The I Don't Care What You Think way: buy or make yourself a Wonder Woman or Black Canary (select awesome comic book super heroine here) outfit and work out in that.

The sharing way: bring extra give-away comics to the gym and leave them for people to read and hand them out to those that ask. Let those that ask know how awesome they are and hand one over, saying "here, check it out." We have given comic books to a gym that's not far from the store, and the manager always thanks us and says that people always grab them. If you need some extras, ask your LCS owner, or drop me an email and I can help you out.

Just don't worry about being seen as "normal," Heidi. I've given that up ages ago, and it's made my life much easier. When people thing I'm crazy I just go with it because I'd rather have them think I'm crazy than be like those kinds of people. It's good to be a geek!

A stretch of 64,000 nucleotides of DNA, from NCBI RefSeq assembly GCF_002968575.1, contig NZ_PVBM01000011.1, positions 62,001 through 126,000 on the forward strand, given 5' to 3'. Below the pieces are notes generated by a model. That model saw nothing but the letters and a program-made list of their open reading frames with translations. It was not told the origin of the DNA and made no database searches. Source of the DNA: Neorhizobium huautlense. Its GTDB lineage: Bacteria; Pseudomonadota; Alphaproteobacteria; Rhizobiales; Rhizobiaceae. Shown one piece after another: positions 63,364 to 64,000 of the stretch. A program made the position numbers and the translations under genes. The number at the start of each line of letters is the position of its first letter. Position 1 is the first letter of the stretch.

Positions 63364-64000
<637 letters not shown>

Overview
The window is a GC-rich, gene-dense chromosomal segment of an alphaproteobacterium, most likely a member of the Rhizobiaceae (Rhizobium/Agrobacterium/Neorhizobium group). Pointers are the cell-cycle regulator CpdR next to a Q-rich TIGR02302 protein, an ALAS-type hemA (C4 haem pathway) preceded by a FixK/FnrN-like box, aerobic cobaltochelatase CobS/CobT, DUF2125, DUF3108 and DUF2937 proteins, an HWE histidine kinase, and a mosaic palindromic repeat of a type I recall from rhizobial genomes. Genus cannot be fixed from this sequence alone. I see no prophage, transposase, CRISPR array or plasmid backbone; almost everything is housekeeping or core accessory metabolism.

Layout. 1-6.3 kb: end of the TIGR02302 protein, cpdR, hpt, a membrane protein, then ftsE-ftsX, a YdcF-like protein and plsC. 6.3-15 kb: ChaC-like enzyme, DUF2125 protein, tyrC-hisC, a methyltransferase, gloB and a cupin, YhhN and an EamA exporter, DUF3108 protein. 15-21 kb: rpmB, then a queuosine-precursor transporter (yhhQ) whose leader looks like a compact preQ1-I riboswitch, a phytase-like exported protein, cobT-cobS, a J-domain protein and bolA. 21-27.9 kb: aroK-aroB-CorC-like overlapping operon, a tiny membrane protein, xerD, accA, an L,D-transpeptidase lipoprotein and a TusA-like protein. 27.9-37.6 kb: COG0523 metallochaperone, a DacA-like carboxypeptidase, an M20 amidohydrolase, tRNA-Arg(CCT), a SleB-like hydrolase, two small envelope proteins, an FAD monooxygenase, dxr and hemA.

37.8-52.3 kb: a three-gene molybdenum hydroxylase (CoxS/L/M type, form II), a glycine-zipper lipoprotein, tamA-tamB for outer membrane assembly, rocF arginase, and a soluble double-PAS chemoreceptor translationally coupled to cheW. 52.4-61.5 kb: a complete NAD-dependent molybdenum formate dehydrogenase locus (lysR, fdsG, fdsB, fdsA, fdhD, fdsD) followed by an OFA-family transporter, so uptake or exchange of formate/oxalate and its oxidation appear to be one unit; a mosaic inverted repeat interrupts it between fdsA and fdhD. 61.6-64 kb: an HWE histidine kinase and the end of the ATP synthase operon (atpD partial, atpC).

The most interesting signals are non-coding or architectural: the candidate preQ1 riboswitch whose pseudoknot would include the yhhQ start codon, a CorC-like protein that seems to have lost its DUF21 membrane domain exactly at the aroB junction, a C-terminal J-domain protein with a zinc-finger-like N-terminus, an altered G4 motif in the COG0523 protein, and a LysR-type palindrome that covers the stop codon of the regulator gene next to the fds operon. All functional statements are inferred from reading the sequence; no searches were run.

SallyP said...

Oh good heavens, wear your t-shirts with pride, and read your comics wherever and whenever you want. Obviously, these people have NO taste.

I've reached the point in my life, where I'm old enough and rich enough not to care what other people thing anymore. It's actually, quite freeing.

Mithel said...

My venerable father has always told me, "Son, to crush your enemies, to hear their lamentations, this is victory."

My father is a strange man.

Heidi Meeley said...

Thank you so much for your support and wonderful ideas. I am humbled and in awe.

Lisa, I love what you said. You gave me great ideas and I am going to try and utilize them to be sure!

As for the crushing my enemies, I plan to by winning the "get in shape" contest. That will give me great satisfaction!

Back tomorrow with more thoughts.